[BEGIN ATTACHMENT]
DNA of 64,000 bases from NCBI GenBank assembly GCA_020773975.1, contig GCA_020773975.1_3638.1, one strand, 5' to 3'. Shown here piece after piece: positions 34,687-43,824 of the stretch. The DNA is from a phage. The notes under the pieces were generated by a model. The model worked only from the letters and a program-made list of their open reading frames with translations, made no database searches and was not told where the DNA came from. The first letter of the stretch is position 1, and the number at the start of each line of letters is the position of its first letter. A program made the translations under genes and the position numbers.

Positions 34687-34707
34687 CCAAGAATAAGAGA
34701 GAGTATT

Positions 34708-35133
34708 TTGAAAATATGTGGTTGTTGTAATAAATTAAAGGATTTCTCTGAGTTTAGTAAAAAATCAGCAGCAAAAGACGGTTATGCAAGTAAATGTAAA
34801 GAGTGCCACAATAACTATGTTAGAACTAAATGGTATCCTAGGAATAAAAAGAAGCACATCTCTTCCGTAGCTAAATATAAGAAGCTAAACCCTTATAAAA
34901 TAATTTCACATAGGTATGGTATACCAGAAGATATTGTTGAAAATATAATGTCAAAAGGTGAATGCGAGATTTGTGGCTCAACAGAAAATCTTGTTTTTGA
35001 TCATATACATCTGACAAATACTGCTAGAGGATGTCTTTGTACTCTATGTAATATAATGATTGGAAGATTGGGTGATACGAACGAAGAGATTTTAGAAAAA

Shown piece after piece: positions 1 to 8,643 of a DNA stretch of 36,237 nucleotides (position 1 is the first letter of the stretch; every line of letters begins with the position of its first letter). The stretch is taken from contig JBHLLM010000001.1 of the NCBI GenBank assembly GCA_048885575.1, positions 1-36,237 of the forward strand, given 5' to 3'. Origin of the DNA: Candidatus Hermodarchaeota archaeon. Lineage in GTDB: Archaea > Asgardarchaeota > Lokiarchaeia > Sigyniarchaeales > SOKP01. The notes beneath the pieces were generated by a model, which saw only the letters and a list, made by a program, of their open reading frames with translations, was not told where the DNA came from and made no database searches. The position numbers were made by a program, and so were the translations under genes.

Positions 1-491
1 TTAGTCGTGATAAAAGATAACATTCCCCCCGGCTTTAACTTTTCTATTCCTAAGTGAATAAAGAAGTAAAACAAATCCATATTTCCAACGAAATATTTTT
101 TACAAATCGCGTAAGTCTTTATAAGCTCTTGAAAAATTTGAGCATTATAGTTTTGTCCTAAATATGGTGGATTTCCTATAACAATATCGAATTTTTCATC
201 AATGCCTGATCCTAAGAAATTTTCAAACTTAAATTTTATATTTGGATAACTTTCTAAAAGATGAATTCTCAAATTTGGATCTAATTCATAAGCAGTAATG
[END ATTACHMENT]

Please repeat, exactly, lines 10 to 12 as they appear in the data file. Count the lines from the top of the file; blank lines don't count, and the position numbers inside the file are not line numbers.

Shown piece after piece: positions 1 to 8,643 of a DNA stretch of 36,237 nucleotides (position 1 is the first letter of the stretch; every line of letters begins with the position of its first letter). The stretch is taken from contig JBHLLM010000001.1 of the NCBI GenBank assembly GCA_048885575.1, positions 1-36,237 of the forward strand, given 5' to 3'. Origin of the DNA: Candidatus Hermodarchaeota archaeon. Lineage in GTDB: Archaea > Asgardarchaeota > Lokiarchaeia > Sigyniarchaeales > SOKP01. The notes beneath the pieces were generated by a model, which saw only the letters and a list, made by a program, of their open reading frames with translations, was not told where the DNA came from and made no database searches. The position numbers were made by a program, and so were the translations under genes.

Positions 1-491
1 TTAGTCGTGATAAAAGATAACATTCCCCCCGGCTTTAACTTTTCTATTCCTAAGTGAATAAAGAAGTAAAACAAATCCATATTTCCAACGAAATATTTTT